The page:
In short, I’d like to believe that it’s the case that the free market of ideas espoused by John Stuart Mill can still function in a world where we are encouraged to summarise complex preferences in the pressing of a button labelled “like”, or “+1”. We participate in that market, and contribute to its vibrancy and efficiency, through expressing our views. If they are persuasive, others will hopefully come to share them, and lesser content will be discarded for more substantial contributions.
Likewise, lesser publications might also themselves fall by the wayside if they persist in offering their readership sub-standard fare. It’s not at all clear to me that additional mechanisms for feedback would make this particular market more efficient. However, given the importance of the market in question, practical suggestions for doing so would certainly merit consideration.
The sheer volume of content generated on a website such as this – not to mention all the others we have access to – mean that interesting and potentially important ideas can get lost in the noise. This column, then, is an attempt to highlight that one idea, as expressed in Thorpe’s comment. Do we (humans, rather than The Daily Maverick) need to hear more opinions on opinions, and if so, what should the mechanism for allowing this look like?
Mr. Naidoo is on a recruitment drive, it seems. He particularly wants to recruit you into a “financial partnership”. It’s a simple deal – you give him money, and he carries on being a reactionary homophobe and underminer of civil liberties. His second newsletter this week again demonstrates a fair amount of “not quite getting the point”. Some choice examples:
God has recently opened some significant doors for Family Policy Institute. The evidence of my success is manifested in the daily demonization of the work of FPI by the liberal media.
Or, the evidence of how little sense you make, and how odious many (even some Christians) find your points of view to be, is manifested in the regular refutations and expressions of incomprehension that someone can be so pig-headed, morally blinkered, and opposed to all that makes a constitutional democracy worth living in.
My efforts to advance Biblical Christian values in Parliament, the media and general society have elicited the wrath of liberal secular humanists, who regard me as a grave threat to democracy.
Biblical Christian values are themselves a threat to democracy, dear Errol. So if you want to see them made law, so are you. How grave that threat is depends on which side of the fence you are. But your values, if applied literally and consistently, allow people very little choice in terms of things like who they can marry, what rights they have over their own bodies – even in terms of their attitudes towards gender equality. If you don’t believe that those things are worthwhile, that’s fine – you can try to make that case. But undermining those freedoms is unarguably a threat to democracy.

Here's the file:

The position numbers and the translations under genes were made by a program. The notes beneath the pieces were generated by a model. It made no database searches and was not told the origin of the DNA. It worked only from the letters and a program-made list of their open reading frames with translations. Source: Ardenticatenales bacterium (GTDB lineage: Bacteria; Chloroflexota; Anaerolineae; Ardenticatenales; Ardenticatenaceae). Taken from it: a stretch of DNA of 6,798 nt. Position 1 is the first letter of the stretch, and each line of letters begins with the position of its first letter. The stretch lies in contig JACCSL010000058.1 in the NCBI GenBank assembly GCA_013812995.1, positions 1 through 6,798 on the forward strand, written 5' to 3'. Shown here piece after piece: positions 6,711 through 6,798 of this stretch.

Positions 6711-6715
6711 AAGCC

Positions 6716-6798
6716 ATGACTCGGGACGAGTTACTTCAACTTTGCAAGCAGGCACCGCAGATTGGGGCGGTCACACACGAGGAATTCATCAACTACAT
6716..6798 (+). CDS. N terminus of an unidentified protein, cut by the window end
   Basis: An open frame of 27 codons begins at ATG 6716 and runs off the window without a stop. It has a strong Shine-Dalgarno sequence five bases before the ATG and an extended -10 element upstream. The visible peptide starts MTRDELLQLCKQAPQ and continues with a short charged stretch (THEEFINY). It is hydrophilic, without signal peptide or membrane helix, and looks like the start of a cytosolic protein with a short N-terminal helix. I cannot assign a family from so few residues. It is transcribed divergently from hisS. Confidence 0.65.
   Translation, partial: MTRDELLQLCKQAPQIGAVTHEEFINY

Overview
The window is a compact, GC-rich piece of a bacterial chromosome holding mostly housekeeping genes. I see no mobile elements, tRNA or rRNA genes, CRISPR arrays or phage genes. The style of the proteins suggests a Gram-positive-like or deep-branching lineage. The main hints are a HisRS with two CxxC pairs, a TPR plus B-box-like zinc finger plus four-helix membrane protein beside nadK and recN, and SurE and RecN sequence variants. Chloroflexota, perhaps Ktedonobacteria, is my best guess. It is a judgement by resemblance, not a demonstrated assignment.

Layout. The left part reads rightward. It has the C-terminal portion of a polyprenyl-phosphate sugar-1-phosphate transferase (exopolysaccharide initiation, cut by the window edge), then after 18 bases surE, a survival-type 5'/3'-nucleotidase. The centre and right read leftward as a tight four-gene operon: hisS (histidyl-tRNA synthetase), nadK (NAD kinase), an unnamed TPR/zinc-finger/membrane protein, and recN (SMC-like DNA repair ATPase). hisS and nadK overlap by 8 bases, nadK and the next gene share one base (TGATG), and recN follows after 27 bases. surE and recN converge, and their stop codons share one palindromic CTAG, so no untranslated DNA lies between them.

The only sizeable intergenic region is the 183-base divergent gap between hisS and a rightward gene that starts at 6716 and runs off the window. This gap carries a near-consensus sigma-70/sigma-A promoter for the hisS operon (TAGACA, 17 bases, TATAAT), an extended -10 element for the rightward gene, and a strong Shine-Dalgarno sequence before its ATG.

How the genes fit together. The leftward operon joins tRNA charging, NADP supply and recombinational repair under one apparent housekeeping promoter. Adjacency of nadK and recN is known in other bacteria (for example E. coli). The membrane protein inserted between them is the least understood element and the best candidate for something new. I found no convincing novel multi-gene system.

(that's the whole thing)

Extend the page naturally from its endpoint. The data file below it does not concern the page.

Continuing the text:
Significantly, what all of this does, is prove that Family Policy Institute is making inroads into areas the liberal elite consider their exclusive domain. Freedom of expression & other constitutional freedoms are defined by secular humanists and they alone decide what is acceptable or not!
Nope. They were defined by a consultative process which included many of your ilk. You’re free to spout your crap, and we’re free to tell you that you are a curious throwback to a primitive age, who wants us all to subjugate ourselves to (your interpretation of) the will of a creature from your favourite fairytale.
I believe our human rights and freedoms are a gift from God, and everything we do must reflect God’s sovereign rule in our personal lives and His supreme authority over our nation. That is why I battle daily on the frontlines of the culture war for your and my values. The Biblical Christian Worldview provides the only rational basis for a just, free and prosperous society.
Rational basis? Do you know what the word “rational” means? You may be right about the existence of ceiling cat, and I may be wrong – but the possibility of that is not premised on rational reflection. It’s about faith, and you don’t need faith when things can be known via rationality. Your own holy book can tell you these things, if you took your head out of your self-promoting pompous ass for long enough to think these matters through.
Following my submission on Gambling Law Reform to Parliament in January this year & later in May to the Dept of Trade & Industry in Pretoria, government’s policy on gambling seem to be moving in the right direction.
Damn, you’re so powerful. You remind me of a god, except perhaps with a little more ego.